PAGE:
Conscientious objection: taxes for peace
Quaker and one of the Peace Tax Seven, Robin Brookes, explains how working for a world without war led to his involvement with Conscience and the campaign to spend taxes for peace.
This Saturday 15 May I am taking part in the National Conscientious Objectors (CO) Day Ceremonies. I have been a conscientious objector to military taxes since the 1980s when I was given a leaflet from Conscience: Taxes for Peace Not War, awakening me to the fact that I pay for military preparation for wars through my taxes. I was already agitated about cruise missiles being stationed at Greenham Common and was an active member of our local peace group, giving support to the Greenham Women. Of course, this is how military force is financed, in fact it is the only way. I acted on my objection in 2003 when the Iraq war started and I refused to pay any of my 2002 income tax.
Conscientious objection to military service
Since 1916 UK citizens have had the right to refuse military service on grounds of conscience. The Military Service Act contained a clause to allow anyone who had an objection on moral grounds, to perform alternative service instead. Three Quaker MPs, Arnold Rowntree, T. Edmund Harvey and John E. Barlow worked hard to win this amendment to the act. The right to conscientious objection to military service has spread around the world and is declared a human right by the UN (in Article 18 – the right to freedom of thought, conscience and religion).
This was not the first time that a nation state granted the right to opt out of military service on grounds of conscience. Some states in the US in the latter part of the 18th Century (Pennsylvania, New York for instance) allowed Quakers to not serve in the militia on payment of a tax which would go to buy arms, uniforms etc. This was echoed in Colombia until recently. Young men rich enough could buy a card from the government to release them from military press gangs.
Taxes have nearly always been raised for the purpose of funding wars. Income tax was first raised to fund British forces in the Napoleonic Wars. Nowadays most of our taxes are spent on socially useful matters – education, the health system, social security, but this was not always the case. This makes the situation morally difficult, how can I separate the money I pay for war from the money flowing to welfare?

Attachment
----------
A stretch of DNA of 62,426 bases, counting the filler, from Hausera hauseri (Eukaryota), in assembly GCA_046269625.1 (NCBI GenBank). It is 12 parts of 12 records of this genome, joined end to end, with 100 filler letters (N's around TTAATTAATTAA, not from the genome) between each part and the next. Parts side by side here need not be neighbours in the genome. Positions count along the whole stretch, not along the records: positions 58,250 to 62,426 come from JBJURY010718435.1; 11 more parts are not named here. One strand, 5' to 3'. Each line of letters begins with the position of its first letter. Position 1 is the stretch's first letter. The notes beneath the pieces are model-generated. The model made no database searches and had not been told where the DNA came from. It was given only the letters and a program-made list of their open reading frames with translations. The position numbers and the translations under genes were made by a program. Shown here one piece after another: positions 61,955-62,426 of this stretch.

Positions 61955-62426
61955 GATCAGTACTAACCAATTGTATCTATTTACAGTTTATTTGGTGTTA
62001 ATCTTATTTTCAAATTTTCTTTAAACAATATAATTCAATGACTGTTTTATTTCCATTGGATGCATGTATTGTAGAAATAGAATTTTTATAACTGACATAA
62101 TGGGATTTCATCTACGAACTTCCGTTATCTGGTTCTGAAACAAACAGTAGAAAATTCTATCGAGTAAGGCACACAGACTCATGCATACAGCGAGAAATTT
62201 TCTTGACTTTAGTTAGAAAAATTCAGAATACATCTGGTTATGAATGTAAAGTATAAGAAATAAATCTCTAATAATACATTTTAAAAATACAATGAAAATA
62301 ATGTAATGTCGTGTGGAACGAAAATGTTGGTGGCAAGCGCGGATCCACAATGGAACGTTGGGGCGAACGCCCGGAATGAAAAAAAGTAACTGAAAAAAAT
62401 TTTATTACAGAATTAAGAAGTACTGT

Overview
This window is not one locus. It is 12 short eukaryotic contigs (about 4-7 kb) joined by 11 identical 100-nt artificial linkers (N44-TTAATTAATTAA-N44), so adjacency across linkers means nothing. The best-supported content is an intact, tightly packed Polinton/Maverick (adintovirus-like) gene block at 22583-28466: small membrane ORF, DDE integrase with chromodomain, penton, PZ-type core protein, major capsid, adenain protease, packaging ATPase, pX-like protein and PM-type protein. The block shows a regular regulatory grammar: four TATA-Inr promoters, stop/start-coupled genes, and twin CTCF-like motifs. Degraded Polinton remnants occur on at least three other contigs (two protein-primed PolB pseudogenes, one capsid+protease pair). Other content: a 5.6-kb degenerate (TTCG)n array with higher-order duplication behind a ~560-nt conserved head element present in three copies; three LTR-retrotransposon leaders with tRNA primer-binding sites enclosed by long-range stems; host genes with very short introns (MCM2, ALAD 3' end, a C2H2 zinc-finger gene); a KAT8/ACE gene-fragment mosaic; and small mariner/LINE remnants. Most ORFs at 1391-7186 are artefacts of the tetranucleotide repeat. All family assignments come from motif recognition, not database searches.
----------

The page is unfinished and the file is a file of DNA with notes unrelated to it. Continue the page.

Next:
Taxes for peace, not war
Conscience works for a world where taxes are used to nurture peace, not pay for war. It campaigns for a provision in tax law to allow conscientious objectors to divert the military proportion of their taxes to a peace fund. Conscience has presented five bills through parliament, twice getting through the first reading. This initiative continues and they are working on the next bill which they hope to present to parliament in 2023. They also give support and advice to COs who have decided to withhold taxes.
Conscience is inevitably concerned about how money in a peace tax fund would be spent. It has co-ordinated a collection of peace organisations involved in direct talks with government ministers on how to resolve conflict peacefully. The tools for nonviolent conflict resolution have developed to a sophisticated level. I recommend the Oxford Research Group's book 'Conflict Prevention Works'.
Solving underlying problems
The money could be more effectively spent solving the underlying problem in a conflict rather than fighting a war. War doesn't work. Just look at what the Iraq war has brought. It is a more dangerous place than when it was under dictatorship, the Foreign Office advises against travel to there. It has fuelled terrorism, creating an even more vicious group than Al Qaeda. Bush and Blair basically set alight the Middle East.
There are other war tax resistance and peace tax campaigns around the world, particularly in the US, Canada, Germany and Spain. Every two years there is an international conference, hosted by the national organisations in turn. Last time this was in Edinburgh and the next will be in Geneva. In 1994 Conscience and Peace Tax International was founded at one of these conferences. It is now a consultative body with the UN and continues to make representations on behalf of COs claiming their human rights are being infringed by being made to pay for war. I have given one of these presentations to the UNHCR on my own case.
Conscientious Objector Day Ceremonies are carried out at CO memorials around the country and particularly in Tavistock Square, London. This year, as last year, it will take place online, and will be livestreamed at 4.30pm.